Pierce County Executive Bruce Dammeier underscored the power of partnerships as he delivered his annual State of the County address today.
Speaking to a packed room at the County-City Building, Dammeier discussed some of the most significant issues facing the region, including public safety, behavioral health, homelessness and economic development. He stressed the need to collaborate with others to bring effective, lasting solutions.
Dammeier began his 30-minute address by acknowledging those in law enforcement, first responders and the military. He announced a proposal to create a new memorial in Pierce County to honor law enforcement and firefighters killed in the line of duty. “This afternoon, I will submit to our Council a request for funding to build a memorial worthy of those who gave their lives in service to others – a place where our citizens can honor and reflect upon their sacrifice. We must never forget.”
To support veterans, Dammeier announced the County has entered into an agreement with the national Cohen Veterans Network to open a new facility that provides treatment for post 9-11 veterans and their families. Veterans suffering from PTSD and other mental health challenges will get help regardless of insurance or the ability to pay. The clinic is expected to be open in Lakewood, Wash. by the end of the summer.
Dammeier also highlighted several programs designed to provide proactive intervention and effective follow up treatment for those dealing with behavioral health challenges.
The Mobile Community Intervention Response Team (or MCIRT), launched late last year, features teams of mental health and human services professional in mobile vans that reach out to people in crisis. Many of those people they meet are frequent utilizers of EMS and 911.
Dammeier pointed out that last year the same 22 people with behavioral health needs made more than 100 calls per month to 911. “Once we started the MCIRT, these calls dropped to about 40 a month – a 60 percent reduction,” Dammeier said. “This represents a massive savings of time for our first responders and more appropriate care for the callers.”
Dammeier provided an update on progress toward building a new crisis stabilization center in Pierce County. People in crisis will have another source of support when it opens next year. “Thanks to partners at Optum, the Accountable Community of Health, the Council and other partners, we have secured $6 million in funding to build a new crisis center where it’s needed most – the Parkland/Spanaway area,” Dammeier said. He noted that the center will treat upwards of 2,000 individuals each year.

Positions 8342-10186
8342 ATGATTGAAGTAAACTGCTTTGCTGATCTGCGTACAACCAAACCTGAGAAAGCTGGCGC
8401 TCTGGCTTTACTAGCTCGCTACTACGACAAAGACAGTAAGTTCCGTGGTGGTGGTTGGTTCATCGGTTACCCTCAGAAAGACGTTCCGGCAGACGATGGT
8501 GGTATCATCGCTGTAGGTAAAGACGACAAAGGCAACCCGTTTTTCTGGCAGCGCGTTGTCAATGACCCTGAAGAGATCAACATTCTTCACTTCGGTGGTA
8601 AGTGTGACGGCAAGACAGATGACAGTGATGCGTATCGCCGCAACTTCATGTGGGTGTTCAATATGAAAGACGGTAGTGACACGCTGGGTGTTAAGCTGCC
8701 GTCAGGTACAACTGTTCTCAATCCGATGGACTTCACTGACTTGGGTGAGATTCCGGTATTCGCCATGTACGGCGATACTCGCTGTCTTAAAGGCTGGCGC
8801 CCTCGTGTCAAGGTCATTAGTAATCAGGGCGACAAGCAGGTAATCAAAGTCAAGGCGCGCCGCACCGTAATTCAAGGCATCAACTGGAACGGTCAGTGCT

During the Point-in-Time homeless count in January, volunteers counted a total of 1,628 people without a home – nearly 900 of them in area shelters and another 750 simply out in the cold.
Dammeier focused on a new initiative starting this summer called the Homeless Empowerment Labor Program (or HELP). Modeled after a program in Albuquerque designed to end panhandling, HELP will provide people experiencing homelessness with a job for the day. When the workday is over, workers receive their pay and can also access other services such as job training and counseling.
Dammeier also talked about encouraging private sector job creation to lift people out of poverty long-term. He mentioned the work underway to simplify zoning by reducing the current 105 different commercial zones to five. He also discussed reducing upfront fees businesses are charged to connect to the county’s sewer system encourage investment in Pierce County.
Dammeier emphasized the County’s commitment to preserving the environment and pointed out progress the County has made in reducing the amount of fuel used in the vehicle fleet. He also announced a study to evaluate the potential of converting the County’s ferry system to electric power.
Dammeier also announced he is submitting a Charter amendment request to the Council today to allow the County to adopt two-year budgets instead of the current annual budget. “This is how the state and many other local governments budget. It is more efficient, encourages us to plan over a longer term, and frees up more time for the critical work of evaluating program performance,” Dammeier said.
The Executive concluded his remarks by discussing a series of programs to increase access and transparency for County residents. New initiatives under an “Open Pierce County” drive will bring robust data, performance information and budget statistics to readily accessible online portals.